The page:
Tuesday, 15 March 2011
learning at 100
It's perhaps not surprising that someone who researched the idea of 'learning' for more than 15 years should chance to want to write about learning on what happens to be the hundredth posting on this blog. I've been fascinated by learning all of my life, perhaps because my schooling was a complete disaster and I left school at the first opportunity. I thus escaped without the dulling of my curiosity and capacities that institutions seemed in my experience to be so keen on.
I fell into teaching for strategic reasons (it gave me a job that would allow me to work abroad), and then found myself unexpectedly fascinated by the strangeness of adult education classrooms in the private sector. That might have been it, except that my choosing to become a student of Indian Religions in my early thirties suddenly exposed me to the experience of 'learning' in higher education. I loved the subject, but the experience of institutional learning was so bizarre that I ended up making such learning my study for the next fifteen years. I'm not, you'll be relieved to know, going to say any more about that here. Except to say that in my view 'learning' as talked about in institutions is not at all the same thing as the vibrant, exploratory, free, breathtaking kind of thing it can be outside of them...
For my new hero Fred Gettings, learning is actually one of the purposes of artistic activity.
In the business of learning about art there are many stumbling blocks and many difficulties, but perhaps the most insidious is one that is common to great artists and beginners alike. It is the tendency to paint or sculpt in order to produce a work of art rather than to learn from the actual attempt to create. Too often one sees an artist, who, after sincere struggle, finally gains recognition suddenly coming to a standstill in his development. His work which was formerly the culmination of a struggle, degenerates into a series of cliches, losing its vitality and becoming fit for nothing but buying and selling. If one has no inclination to learn about art there is little point painting or sculpting. If, however, one wishes to paint or sculpt one must first learn how: one is, therefore, a perpetual student, every attempt to produce a work of art being an attempt to learn something new, and not merely to have something to show (8).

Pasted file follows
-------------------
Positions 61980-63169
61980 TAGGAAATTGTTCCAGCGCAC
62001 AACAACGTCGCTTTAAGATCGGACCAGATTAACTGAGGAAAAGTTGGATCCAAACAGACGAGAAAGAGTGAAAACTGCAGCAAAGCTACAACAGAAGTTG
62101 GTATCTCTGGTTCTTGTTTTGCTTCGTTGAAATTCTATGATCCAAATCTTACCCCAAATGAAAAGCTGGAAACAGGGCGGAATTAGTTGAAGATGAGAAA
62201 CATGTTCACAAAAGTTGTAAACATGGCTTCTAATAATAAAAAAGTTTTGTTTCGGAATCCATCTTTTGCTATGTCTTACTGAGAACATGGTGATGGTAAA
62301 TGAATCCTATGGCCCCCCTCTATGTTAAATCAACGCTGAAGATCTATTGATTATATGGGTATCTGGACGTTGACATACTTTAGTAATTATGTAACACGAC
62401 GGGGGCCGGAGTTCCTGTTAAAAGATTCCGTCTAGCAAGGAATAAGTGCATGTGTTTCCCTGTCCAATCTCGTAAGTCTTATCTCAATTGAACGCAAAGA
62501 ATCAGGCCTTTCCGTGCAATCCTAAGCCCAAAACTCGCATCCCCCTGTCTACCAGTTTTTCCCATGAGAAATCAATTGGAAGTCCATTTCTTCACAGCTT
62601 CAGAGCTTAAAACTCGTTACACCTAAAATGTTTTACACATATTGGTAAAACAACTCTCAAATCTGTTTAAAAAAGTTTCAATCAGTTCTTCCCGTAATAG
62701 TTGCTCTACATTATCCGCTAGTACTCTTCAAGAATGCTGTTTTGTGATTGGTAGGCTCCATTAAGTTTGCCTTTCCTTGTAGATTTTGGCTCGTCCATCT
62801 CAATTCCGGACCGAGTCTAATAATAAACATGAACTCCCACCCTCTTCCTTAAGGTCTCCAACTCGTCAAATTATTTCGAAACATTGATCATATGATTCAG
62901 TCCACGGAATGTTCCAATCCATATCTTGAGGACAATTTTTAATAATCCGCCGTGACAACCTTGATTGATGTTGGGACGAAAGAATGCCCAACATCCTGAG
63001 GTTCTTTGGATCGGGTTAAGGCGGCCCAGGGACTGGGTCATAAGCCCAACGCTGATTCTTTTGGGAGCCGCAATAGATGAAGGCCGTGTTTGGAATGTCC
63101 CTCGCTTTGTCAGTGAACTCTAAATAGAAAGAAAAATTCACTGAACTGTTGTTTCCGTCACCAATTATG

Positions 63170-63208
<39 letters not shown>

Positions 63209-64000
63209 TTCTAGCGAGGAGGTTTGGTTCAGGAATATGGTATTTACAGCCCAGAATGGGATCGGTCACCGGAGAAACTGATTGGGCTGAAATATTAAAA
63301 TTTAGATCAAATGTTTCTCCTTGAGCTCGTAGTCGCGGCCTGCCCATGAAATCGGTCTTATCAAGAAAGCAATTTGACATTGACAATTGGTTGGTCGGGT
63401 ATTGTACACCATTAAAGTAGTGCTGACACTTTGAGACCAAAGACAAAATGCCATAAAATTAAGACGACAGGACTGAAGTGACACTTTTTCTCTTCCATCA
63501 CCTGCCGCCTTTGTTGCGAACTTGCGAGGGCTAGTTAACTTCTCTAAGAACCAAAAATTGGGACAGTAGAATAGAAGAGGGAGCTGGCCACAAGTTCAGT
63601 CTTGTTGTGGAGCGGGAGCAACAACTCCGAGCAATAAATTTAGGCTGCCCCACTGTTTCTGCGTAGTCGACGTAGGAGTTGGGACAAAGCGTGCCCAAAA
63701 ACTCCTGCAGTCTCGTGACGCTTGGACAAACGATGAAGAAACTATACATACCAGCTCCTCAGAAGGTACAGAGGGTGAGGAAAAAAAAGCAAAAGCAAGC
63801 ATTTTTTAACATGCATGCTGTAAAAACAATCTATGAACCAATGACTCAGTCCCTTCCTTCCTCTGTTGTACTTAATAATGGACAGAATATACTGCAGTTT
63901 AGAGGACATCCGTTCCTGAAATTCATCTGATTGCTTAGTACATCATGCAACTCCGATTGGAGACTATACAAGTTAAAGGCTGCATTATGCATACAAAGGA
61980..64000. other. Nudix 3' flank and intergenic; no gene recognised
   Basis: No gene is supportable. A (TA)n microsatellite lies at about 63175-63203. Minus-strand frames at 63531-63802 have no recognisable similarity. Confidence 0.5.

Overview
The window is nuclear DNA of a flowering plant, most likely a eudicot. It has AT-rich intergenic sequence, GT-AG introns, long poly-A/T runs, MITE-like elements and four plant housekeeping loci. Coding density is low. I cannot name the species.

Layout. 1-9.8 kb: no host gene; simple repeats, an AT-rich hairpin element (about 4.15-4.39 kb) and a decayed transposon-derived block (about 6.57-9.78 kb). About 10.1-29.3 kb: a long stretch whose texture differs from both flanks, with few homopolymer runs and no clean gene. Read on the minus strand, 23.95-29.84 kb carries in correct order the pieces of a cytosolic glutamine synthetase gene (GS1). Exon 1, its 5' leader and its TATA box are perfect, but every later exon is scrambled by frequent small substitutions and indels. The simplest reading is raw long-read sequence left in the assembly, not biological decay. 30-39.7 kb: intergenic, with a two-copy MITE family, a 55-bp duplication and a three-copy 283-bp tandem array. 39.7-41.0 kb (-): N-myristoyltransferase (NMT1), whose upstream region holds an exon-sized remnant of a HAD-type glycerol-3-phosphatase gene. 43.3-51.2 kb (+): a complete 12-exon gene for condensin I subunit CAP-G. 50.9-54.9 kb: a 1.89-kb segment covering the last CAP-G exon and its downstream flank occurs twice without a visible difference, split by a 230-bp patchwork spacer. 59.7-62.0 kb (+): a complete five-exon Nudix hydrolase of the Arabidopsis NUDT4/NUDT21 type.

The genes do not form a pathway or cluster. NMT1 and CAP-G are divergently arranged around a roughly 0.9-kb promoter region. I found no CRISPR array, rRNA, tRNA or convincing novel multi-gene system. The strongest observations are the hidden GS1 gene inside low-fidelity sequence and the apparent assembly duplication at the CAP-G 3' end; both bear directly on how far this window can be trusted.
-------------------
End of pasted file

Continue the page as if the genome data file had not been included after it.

...Our aim in learning about art cannot merely be 'to learn about art'. In an age which takes art - both good and bad - so ridiculously seriously, it is almost heretical to say that the chief aim of art should be enjoyment. Enthusiasm and joy can shine through even a bad painting... A spontaneous joy illuminates every child's painting, and is rooted in every work of genius... So many paintings by established painters which are exhibited nowadays are lacking in the spirit of joy because they have been painted for an audience with one eye on the art dealer and the other on accepted canons of taste. The actual fact of painting, the mystery of participating in an age-old activity, is too often submerged beneath irrelevant considerations (10).